The festival also offers its setting, with a stage, sound and light and the seating arrangements, to the municipality for two evenings so it can put up its own cultural programmes.

 

Meanwhile, Hizbollah can turn its propaganda machine on for the festival season. At the entrance to the Roman ruins, the party has set up a "museum" that is, these days, dedicated to the 2006 war with Israel.

 

Selling CDs and DVDs of speeches by Sayyed Hassan Nasrallah, its chief, the museum also displays a day-by-day picture gallery of the war, with the number of Israeli strikes and Lebanese deaths carefully recorded. One part of the museum is dedicated to commemorating the "martyrs" from Baalbeck who died in the war.

 

The museum even has its own artistic offering. On a recent day, it was playing a song celebrating the return of Samir Kuntar, the Lebanese militant who spent 30 years in jail and was released this month in a prisoner swap.

 

By Roula Khalaf in Baalbeck

 

© Copyright The Financial Times Ltd 2008.

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Pop star Mika to play 'home town' Beirut

Sat Jul 26, 2:29 PM ET

 

BEIRUT (AFP) - International pop singing sensation Mika is set to play to a sell-out crowd on Sunday when he stages his first concert in Beirut, the city of his birth.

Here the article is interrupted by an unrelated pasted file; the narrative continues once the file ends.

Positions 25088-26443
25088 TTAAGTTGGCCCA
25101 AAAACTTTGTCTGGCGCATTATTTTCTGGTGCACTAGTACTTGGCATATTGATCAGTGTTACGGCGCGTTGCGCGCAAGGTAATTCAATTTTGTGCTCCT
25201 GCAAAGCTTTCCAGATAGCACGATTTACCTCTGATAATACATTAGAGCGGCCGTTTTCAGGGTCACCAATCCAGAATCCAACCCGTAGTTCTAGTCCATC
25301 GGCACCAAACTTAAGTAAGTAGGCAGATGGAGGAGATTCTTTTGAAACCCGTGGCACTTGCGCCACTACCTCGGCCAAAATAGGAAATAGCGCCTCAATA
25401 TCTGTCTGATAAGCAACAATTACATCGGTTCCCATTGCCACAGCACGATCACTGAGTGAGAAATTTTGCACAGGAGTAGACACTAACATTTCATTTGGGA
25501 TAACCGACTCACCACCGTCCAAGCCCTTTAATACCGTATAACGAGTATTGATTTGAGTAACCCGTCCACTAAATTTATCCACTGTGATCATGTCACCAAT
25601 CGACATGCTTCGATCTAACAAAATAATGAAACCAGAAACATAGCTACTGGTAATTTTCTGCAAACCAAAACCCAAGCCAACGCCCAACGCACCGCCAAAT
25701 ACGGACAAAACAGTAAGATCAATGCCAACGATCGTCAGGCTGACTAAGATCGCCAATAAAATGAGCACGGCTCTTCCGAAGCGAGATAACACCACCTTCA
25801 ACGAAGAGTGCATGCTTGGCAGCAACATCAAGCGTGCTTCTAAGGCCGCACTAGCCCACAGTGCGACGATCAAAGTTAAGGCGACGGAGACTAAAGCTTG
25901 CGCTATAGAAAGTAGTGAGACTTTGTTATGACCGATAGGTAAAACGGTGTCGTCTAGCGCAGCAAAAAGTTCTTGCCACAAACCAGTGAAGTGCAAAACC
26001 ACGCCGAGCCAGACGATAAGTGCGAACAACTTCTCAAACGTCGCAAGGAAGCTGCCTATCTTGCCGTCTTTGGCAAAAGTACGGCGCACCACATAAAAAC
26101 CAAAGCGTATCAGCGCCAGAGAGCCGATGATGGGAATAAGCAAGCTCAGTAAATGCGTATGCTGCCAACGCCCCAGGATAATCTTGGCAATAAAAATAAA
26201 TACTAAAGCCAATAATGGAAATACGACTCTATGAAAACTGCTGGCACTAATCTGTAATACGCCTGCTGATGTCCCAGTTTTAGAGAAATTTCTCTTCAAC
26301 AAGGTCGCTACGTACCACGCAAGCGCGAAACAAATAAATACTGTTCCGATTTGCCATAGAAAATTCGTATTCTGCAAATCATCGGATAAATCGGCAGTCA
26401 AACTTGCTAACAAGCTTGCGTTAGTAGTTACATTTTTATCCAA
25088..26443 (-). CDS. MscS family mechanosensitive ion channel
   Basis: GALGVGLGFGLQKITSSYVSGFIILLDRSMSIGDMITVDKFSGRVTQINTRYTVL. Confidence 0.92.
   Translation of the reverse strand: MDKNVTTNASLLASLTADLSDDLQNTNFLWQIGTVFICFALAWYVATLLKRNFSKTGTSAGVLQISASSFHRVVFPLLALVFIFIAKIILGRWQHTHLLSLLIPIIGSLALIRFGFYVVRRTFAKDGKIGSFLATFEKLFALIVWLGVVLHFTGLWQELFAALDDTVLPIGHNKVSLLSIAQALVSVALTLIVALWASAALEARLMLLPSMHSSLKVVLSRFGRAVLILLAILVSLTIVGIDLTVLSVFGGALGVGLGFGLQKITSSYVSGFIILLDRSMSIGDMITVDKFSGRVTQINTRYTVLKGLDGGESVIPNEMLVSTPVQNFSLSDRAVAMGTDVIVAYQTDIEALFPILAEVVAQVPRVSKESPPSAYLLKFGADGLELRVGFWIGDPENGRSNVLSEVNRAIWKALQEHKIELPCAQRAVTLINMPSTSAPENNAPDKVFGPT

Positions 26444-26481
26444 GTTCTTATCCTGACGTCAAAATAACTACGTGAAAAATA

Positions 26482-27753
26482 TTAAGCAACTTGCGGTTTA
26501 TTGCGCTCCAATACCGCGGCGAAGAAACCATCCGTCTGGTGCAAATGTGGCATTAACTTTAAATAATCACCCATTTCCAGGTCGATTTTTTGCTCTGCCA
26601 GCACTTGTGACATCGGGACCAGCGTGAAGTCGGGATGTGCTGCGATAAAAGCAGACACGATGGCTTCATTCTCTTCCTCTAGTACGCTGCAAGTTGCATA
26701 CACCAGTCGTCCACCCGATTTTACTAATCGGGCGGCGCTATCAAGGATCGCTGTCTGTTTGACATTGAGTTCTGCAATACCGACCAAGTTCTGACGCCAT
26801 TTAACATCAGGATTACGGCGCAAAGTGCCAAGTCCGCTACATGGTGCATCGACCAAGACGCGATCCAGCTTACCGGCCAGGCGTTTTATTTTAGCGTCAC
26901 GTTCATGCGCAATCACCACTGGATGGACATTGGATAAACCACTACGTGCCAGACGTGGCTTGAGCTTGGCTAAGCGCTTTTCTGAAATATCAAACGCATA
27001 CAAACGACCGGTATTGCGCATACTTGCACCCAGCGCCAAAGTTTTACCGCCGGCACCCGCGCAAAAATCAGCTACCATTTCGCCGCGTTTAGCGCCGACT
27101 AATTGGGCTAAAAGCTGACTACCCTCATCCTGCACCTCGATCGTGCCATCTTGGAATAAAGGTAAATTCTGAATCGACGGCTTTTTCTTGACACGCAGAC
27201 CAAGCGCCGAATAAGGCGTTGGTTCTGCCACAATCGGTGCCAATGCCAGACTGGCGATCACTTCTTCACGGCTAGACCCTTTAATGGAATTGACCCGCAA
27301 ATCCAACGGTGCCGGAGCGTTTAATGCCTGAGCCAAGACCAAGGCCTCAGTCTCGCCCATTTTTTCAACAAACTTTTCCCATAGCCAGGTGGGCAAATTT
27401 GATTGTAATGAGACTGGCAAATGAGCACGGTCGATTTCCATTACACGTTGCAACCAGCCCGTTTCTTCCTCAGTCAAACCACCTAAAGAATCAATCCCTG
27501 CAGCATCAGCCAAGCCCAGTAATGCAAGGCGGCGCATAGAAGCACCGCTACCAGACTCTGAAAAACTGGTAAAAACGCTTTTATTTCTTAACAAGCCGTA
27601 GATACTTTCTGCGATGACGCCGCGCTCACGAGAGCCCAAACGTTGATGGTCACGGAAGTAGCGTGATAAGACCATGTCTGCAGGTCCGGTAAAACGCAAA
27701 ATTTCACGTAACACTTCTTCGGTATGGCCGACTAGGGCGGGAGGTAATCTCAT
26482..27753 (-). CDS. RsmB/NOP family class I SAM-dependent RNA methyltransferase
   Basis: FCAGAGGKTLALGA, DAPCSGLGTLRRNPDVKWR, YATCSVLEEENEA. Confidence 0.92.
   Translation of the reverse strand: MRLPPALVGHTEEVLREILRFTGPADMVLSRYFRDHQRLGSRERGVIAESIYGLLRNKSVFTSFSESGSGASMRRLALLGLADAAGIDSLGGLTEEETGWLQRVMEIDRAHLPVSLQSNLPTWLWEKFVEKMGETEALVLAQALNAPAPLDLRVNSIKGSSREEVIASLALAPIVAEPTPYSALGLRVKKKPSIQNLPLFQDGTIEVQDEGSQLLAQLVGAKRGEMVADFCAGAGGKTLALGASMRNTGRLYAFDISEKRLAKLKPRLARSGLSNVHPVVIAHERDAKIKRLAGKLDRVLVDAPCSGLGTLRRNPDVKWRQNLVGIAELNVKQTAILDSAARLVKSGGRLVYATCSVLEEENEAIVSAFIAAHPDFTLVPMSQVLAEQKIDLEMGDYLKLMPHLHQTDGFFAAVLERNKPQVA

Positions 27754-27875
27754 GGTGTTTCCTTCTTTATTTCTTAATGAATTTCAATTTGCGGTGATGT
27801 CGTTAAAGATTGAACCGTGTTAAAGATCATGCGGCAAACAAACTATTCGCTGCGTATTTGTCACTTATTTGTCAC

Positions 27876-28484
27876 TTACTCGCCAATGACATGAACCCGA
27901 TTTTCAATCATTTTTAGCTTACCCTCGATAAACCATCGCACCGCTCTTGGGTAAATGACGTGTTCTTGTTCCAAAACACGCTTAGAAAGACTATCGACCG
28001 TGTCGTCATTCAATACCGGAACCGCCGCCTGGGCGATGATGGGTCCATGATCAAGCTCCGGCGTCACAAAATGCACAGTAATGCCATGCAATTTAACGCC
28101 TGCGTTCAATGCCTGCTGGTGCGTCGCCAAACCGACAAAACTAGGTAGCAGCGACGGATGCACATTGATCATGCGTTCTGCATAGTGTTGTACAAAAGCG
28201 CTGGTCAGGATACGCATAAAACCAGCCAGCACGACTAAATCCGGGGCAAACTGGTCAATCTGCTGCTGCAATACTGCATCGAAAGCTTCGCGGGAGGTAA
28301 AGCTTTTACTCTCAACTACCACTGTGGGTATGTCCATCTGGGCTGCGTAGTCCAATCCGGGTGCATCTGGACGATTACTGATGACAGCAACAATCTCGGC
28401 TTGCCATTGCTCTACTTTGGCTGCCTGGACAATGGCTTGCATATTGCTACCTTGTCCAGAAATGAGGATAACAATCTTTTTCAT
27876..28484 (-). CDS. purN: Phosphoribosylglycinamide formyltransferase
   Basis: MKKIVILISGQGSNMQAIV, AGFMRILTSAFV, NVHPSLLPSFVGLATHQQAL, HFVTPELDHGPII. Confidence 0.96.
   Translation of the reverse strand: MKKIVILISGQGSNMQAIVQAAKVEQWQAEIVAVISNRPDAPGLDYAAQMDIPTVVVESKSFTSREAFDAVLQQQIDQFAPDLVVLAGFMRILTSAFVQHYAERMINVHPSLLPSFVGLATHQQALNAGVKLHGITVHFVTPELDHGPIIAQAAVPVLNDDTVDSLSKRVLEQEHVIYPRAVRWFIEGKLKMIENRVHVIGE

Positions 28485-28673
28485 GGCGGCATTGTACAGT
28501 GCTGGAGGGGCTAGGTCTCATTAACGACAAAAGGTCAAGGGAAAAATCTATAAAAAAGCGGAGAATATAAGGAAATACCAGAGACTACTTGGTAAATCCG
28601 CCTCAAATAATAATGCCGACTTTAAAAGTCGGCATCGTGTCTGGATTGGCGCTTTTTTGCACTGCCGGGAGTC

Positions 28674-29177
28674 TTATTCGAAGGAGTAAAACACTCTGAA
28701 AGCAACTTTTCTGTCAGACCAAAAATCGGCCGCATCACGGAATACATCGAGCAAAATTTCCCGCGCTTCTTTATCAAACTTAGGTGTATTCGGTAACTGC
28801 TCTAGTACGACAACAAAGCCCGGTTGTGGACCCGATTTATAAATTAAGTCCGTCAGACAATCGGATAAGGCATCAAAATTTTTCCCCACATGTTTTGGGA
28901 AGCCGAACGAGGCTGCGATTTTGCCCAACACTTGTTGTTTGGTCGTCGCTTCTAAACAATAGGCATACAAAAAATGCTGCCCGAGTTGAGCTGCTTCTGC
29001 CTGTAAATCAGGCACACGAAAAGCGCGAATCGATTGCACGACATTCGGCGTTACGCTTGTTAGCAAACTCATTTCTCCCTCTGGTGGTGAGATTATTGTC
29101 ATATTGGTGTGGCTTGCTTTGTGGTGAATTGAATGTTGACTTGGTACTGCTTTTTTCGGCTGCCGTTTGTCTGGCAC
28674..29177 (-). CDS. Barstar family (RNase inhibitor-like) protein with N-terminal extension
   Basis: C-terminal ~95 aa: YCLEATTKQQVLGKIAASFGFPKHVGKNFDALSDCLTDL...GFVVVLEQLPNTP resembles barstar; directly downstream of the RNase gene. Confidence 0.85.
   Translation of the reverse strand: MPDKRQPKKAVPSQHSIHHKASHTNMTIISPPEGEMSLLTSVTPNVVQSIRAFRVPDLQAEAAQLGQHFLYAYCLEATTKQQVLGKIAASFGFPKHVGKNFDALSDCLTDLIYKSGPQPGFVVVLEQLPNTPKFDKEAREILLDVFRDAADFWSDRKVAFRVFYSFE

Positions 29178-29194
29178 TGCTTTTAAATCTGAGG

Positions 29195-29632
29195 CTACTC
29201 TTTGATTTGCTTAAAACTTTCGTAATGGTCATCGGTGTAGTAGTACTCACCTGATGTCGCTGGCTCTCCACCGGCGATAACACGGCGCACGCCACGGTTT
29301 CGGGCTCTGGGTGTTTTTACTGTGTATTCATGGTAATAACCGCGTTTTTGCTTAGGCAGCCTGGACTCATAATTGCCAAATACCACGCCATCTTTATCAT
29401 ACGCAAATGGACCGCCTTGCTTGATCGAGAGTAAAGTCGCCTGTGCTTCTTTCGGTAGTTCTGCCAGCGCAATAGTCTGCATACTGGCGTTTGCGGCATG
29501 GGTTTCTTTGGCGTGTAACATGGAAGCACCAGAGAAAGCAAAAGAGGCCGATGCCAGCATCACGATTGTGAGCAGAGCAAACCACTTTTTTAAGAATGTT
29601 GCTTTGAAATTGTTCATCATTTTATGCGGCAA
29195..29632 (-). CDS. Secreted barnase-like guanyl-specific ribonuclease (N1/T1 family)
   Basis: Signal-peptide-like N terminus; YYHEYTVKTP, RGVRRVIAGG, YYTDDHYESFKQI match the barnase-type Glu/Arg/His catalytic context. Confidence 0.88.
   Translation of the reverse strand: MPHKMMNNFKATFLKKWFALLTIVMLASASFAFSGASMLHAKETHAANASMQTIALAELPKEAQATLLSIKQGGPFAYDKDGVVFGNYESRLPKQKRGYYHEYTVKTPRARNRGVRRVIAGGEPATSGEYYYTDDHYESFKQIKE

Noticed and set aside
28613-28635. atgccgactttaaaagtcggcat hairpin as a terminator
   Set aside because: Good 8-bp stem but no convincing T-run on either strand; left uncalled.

"This is quite a proud moment for me," Mika, 25, told reporters on Saturday. "This concert has been a long time coming and finally it's taking place."

 

He has tried before to bring what he calls his "travelling circus" to Lebanon, but had to cancel because of the 2006 Israel-Hezbollah war and the political violence that has afflicted the country over the past two years.

 

"We have all tried a lot to make this happen and I am really looking forward to it," the London-based singer told a news conference.

 

More than 10,000 tickets have been sold so far and some 15,000 people are expected to throng Martyrs' Square in the heart of Beirut for the open-air concert.

 

"I don't think we are going to have any risk of having a bad crowd. I have seen two concerts in Beirut and they have been completely insane. I am really looking forward to this time being my turn," Mika said.